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Henry DeBardeleben

James Sanders Day, University of Montevallo
Henry Fairchild DeBardeleben (1840-1910), along with father-in-law Daniel Pratt, Truman Aldrich, and James W. Sloss, was one of the most important of Alabama's early industrialists. He was an avid deal-maker, promoting and marketing his products and ideas to anyone who would listen and experiencing both boom and bust in the state's extraction industries in the late nineteenth century. Many historians considered him a quintessential New South industrialist who proved instrumental in developing coal and iron interests in north-central Alabama.
Henry DeBardeleben
DeBardeleben was born July 22, 1840, in Autauga County to cotton planter Henry DeBardelaben, who moved to Alabama from South Carolina, and Mary Anne Fairchild; he had two siblings and eight half siblings from his father's previous marriage to Nancy Ann Fralich. DeBardeleben was orphaned at age 10 and became the legal ward of cotton-gin manufacturer Daniel Pratt. At the beginning of the Civil War, he enlisted as a private in the Prattville Dragoons, fighting under Confederate general Braxton Bragg's command at the Battle of Shiloh in Tennessee in April 1862. DeBardeleben continued to serve in the Confederate Army until the following year, when Gov. John Gill Shorter appointed him to manage a bobbin factory owned by Pratt that had been pressed into service by the Confederate government. He married Daniel Pratt's daughter Ellen later that year, and the couple eventually inherited Daniel Pratt's wealth. They would have eight children.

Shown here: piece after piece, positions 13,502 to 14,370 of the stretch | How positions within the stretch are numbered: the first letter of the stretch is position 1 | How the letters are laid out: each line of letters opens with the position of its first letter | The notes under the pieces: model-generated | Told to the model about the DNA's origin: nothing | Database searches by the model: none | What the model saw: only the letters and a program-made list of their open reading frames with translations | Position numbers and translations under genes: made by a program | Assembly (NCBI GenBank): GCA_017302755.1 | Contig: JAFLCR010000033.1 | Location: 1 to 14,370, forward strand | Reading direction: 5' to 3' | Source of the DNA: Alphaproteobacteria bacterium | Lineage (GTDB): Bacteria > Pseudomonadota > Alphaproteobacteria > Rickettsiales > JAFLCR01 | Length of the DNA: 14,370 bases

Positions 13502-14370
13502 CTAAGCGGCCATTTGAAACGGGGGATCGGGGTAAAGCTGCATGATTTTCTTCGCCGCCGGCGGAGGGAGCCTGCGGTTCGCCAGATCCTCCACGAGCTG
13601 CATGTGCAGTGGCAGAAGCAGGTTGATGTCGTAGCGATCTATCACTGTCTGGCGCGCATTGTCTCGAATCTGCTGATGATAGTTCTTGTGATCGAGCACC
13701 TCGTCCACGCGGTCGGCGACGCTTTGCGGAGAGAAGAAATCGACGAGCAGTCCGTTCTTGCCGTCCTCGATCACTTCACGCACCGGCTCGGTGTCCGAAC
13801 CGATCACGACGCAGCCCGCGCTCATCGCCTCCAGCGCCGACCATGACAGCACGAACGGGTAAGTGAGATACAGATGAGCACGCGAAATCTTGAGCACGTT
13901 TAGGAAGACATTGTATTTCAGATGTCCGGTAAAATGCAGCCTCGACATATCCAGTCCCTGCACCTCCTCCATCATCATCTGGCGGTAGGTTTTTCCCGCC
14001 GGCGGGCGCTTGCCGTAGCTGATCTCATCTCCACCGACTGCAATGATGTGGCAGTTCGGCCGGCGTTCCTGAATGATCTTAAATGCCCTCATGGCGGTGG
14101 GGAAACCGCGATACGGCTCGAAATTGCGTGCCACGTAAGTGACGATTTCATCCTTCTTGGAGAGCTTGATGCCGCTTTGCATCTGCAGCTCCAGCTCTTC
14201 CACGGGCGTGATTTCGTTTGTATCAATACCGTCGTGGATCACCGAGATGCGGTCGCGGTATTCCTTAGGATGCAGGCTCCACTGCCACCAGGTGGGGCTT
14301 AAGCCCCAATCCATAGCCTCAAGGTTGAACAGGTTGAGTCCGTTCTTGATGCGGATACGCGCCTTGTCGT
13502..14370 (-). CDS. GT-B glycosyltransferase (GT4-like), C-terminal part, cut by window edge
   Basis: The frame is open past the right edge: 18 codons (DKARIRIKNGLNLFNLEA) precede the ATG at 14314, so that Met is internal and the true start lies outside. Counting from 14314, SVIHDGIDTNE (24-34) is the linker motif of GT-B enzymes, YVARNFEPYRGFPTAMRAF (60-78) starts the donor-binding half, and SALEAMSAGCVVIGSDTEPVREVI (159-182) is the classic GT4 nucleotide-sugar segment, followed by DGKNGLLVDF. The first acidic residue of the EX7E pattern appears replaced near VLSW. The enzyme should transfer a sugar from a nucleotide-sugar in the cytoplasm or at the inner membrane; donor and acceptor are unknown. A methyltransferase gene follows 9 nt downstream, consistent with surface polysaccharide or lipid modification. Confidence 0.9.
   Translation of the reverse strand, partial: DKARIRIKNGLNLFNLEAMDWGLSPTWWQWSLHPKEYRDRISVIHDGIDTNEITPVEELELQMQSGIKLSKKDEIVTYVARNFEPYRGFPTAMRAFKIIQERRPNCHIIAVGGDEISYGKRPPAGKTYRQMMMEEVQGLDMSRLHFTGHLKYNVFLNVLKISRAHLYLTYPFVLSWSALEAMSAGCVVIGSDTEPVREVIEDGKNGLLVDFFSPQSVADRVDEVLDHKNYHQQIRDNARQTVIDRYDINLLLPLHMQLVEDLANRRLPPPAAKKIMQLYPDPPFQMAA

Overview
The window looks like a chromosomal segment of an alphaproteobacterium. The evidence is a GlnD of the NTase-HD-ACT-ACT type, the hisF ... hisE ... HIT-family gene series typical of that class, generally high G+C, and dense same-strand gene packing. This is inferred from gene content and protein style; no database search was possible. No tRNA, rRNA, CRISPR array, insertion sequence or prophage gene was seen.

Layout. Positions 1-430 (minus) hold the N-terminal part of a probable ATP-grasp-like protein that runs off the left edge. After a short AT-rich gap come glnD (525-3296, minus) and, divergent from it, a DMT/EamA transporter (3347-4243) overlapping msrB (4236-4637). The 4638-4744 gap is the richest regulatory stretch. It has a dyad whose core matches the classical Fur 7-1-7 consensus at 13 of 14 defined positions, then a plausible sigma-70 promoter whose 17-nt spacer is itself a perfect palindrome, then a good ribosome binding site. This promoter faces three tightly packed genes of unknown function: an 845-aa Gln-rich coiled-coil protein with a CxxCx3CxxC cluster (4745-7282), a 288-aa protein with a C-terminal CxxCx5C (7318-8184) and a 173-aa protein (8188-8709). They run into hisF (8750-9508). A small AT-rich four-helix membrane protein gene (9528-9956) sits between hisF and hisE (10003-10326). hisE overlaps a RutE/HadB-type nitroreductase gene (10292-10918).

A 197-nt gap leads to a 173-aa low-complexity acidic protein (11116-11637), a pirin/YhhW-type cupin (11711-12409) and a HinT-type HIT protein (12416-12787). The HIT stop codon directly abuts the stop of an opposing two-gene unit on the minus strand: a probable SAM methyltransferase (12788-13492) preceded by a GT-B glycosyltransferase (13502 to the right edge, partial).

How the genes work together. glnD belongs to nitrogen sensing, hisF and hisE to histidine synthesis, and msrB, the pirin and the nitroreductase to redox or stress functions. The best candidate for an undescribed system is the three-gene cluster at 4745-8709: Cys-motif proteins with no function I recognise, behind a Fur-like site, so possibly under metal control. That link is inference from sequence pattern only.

In 1872, DeBardeleben formed a partnership with his father-in-law to purchase a majority of the Red Mountain Iron and Coal Company. Changing the name to the Eureka Mining and Transportation Company, they rebuilt the Oxmoor furnaces in Jefferson County that had been destroyed in 1865 by Union cavalry under the command of Gen. James H. Wilson. It went into blast the following year. The economic Panic of 1873 and Pratt's death that same year curtailed the endeavor, however, but other capitalists succeeded in producing pig iron at Oxmoor in 1876.
DeBardeleben Coal Mines
DeBardeleben formed a partnership with Truman H. Aldrich and James W. Sloss in 1877 to develop the Birmingham District. They opened slope and shaft mines at Pratt City, tapping the Pratt (formerly Browne) Seam, and founded the Pratt Coal and Coke Company in January 1878 with DeBardeleben as president. Constructing railroad lines from mines used exclusively for the company's own purposes, known as captive mines, in Pratt City (which was later annexed to Birmingham, Jefferson County, in 1910) to the iron furnaces in Birmingham, the triumvirate shipped their first coal one year later. Both Aldrich and Sloss had left the company by 1881, but DeBardeleben continued to promote coal and iron production. He invested in coal mines, coke ovens, blast furnaces, iron works, and rolling mills, and he traveled extensively to find buyers and to develop markets. His Alice Furnace (named for his first-born daughter who died in infancy) went into blast in November 1880, marking the first use of coke in producing pig iron.